Results IFS - Image credit Pixabay/GeraltIFS announced another solid set of figures despite the pandemic. Net revenue rose by 12% year over year to 5,111 million SEK (US $544 million). The company continues to shift its customer based and underlying revenues to subscription and cloud. Recurring revenue grew by 41% year over year and cloud revenue increased by 59% year over year.

A key component of this growth is its service management solutions. In Q3 alone revenues from service management software grew by 86%. Furthermore, IFS forecasts that it will exceed 100% growth for the full year. This acceleration follows its seventh year in a row placed as a leader in the Gartner Magic Quadrant for Field Service Management (FSM).

Darren Roos, CEO, IFS (Image credit ifs)
Darren Roos, CEO, IFS

Darren Roos, IFS Chief Executive Officer, commented “Whether a company manufactures medical equipment, operates large energy utilities or manages a complex infrastructure, in the eyes of their customer, success or failure is realized at the moment of service—the moment when it all comes together. Organizations are transforming their businesses around this, and IFS is uniquely positioned to capitalize on this groundswell of opportunity. Our customer base continues to expand as we help more businesses grow, create value and improve delivery quality. IFS is the only vendor that can provide an integrated solution set across the customer’s entire operation.”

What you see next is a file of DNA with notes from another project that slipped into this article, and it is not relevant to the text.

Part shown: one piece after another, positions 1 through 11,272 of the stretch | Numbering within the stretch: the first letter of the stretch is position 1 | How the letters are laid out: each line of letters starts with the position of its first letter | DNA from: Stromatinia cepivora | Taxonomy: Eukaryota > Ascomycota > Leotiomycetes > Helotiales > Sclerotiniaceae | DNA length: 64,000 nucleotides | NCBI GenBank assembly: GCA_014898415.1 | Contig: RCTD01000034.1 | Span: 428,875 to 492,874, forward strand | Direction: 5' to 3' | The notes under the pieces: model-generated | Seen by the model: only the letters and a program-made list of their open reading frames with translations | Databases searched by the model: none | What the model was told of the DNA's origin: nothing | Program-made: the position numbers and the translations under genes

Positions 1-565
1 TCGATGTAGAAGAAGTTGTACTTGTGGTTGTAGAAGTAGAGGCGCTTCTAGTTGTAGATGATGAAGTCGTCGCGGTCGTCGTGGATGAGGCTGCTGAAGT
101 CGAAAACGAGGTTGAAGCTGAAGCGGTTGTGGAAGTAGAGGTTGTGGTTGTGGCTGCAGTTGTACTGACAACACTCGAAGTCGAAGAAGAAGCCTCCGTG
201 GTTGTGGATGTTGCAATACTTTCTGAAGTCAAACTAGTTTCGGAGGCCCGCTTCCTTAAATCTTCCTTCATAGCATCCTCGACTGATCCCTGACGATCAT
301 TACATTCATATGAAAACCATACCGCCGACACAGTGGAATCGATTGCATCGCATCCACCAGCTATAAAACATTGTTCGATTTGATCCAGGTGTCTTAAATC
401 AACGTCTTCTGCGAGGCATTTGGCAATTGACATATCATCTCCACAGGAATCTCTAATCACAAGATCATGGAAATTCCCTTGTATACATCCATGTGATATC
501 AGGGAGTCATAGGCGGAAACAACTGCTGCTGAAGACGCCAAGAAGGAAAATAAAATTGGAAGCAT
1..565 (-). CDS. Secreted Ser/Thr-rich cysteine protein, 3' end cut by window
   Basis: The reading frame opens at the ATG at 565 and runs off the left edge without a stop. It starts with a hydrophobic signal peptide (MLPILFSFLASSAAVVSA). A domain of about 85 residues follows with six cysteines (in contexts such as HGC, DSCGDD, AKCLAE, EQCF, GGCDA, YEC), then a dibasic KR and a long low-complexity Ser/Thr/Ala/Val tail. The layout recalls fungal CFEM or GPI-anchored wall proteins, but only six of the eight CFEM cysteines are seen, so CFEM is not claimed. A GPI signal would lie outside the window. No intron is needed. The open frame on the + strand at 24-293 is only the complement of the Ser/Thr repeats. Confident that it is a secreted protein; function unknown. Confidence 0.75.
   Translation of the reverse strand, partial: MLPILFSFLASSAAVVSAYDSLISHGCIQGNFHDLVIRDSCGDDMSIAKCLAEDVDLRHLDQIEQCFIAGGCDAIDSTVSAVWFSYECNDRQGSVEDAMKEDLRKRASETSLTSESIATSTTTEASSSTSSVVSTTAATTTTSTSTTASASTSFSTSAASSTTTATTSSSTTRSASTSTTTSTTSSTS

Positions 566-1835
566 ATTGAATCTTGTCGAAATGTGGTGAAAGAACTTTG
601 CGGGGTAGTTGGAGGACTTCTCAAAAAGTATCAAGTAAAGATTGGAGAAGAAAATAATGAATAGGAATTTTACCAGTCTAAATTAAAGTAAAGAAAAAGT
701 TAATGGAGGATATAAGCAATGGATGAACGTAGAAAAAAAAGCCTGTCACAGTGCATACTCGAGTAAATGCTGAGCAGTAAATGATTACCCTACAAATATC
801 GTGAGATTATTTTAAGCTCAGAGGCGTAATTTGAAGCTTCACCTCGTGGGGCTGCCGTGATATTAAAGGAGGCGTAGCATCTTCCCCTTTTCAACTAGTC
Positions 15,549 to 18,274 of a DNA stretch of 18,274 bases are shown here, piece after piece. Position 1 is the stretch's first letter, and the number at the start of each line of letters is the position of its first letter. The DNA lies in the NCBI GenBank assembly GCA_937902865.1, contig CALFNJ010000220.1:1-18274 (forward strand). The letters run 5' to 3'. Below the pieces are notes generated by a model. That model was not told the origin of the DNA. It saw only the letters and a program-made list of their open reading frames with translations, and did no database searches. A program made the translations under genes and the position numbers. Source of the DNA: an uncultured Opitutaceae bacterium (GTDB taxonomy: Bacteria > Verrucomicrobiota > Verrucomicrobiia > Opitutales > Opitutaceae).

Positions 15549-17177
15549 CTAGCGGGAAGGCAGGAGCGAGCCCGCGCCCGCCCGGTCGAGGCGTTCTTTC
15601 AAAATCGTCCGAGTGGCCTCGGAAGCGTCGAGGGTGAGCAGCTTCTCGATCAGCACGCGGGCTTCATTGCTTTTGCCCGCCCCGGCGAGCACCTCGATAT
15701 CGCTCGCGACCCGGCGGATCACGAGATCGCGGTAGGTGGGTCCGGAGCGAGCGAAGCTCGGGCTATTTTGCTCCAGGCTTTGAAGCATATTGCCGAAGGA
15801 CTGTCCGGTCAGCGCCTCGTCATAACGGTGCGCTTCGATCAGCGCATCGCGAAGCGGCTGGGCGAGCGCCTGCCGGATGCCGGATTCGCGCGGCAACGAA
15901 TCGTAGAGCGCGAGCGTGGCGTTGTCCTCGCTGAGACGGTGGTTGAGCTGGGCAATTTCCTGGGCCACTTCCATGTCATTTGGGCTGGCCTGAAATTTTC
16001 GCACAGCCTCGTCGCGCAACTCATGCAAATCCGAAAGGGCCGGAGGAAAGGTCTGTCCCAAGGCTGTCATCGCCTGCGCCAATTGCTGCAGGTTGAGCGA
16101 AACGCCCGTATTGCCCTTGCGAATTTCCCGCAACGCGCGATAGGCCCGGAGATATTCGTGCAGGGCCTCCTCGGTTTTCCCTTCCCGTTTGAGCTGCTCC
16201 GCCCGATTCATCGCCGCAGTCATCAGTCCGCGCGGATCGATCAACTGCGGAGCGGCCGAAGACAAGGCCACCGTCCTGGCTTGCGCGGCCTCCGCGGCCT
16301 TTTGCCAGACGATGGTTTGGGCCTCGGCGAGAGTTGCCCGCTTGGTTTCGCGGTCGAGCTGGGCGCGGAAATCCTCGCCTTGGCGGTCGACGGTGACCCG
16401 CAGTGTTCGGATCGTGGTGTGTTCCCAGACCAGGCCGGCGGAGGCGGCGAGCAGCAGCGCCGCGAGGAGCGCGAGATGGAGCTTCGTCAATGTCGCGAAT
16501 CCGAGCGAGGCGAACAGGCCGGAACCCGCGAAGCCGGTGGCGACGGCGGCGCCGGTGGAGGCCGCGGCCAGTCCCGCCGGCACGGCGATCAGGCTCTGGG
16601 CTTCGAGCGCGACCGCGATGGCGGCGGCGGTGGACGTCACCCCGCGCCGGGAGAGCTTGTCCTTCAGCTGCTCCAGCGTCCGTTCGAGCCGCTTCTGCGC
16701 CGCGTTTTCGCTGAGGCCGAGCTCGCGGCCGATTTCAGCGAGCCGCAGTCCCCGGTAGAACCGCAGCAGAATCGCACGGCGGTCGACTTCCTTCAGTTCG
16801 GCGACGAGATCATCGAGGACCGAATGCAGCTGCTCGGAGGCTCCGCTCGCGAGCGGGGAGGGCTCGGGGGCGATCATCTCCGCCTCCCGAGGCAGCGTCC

An important quarter for IFS

The quarter also saw a shift in the ownership makeup of IFS. Private equity firm EQT has shifted ownership between funds and sold a stake in the business to TA Associates. While the figures for service management are impressive, as a privately held firm IFS does not need to share the figures for its other software such as EAM, ERP and A&D. However it did celebrate significant wins in A&D with  De Havilland Canada and its largest-ever deal with a major brand in the sector. In July it signed a deal with the Ginger Group, a 2,000 employee French engineering group. However, without the numbers, it is hard to gauge what the growth in those sectors was.

It is worth noting the continued rise of cloud software revenues. IFS is seeing a migration of existing customers to the cloud. It is also winning net new business. IFS Chief Financial Officer, Constance Minc added: “We are seeing tremendous progress toward building more predictable, sustainable revenue streams against the backdrop of a volatile economic climate. This image is further enhanced by an impressive rise of 23 per cent in global software revenue—as well as remarkable growth in service management and in the Americas region.”

This quarter consulting revenue was not mentioned within the results, and growth was flat in the last quarter. However, it may now be of less importance. Roos noted: “Our focus remains on delivering value to our customers and never before has this mission been more critical to their survival. Our close collaboration with our partners has ensured we remain relevant, which is reflected in our results. Consulting is a function of our partners hitting scale, and taking over the projects. This demonstrates our growth is where we want it to be. ”

Enterprise Times: What does this mean

Like other vendors with multi-tenant cloud solutions, IFS is performing well despite, or perhaps because of, the crises. IFS has the benefit of a loyal customer base that it has looked after well over the last few years. Unlike some vendors, the shift to a SaaS-based customer experience from a legacy approach has not been as great. This has meant that customers are upgrading to its cloud solutions. What is doing exceptionally well is its suite of service management solutions. Born from several acquisitions, it is has become a significant player in the market.


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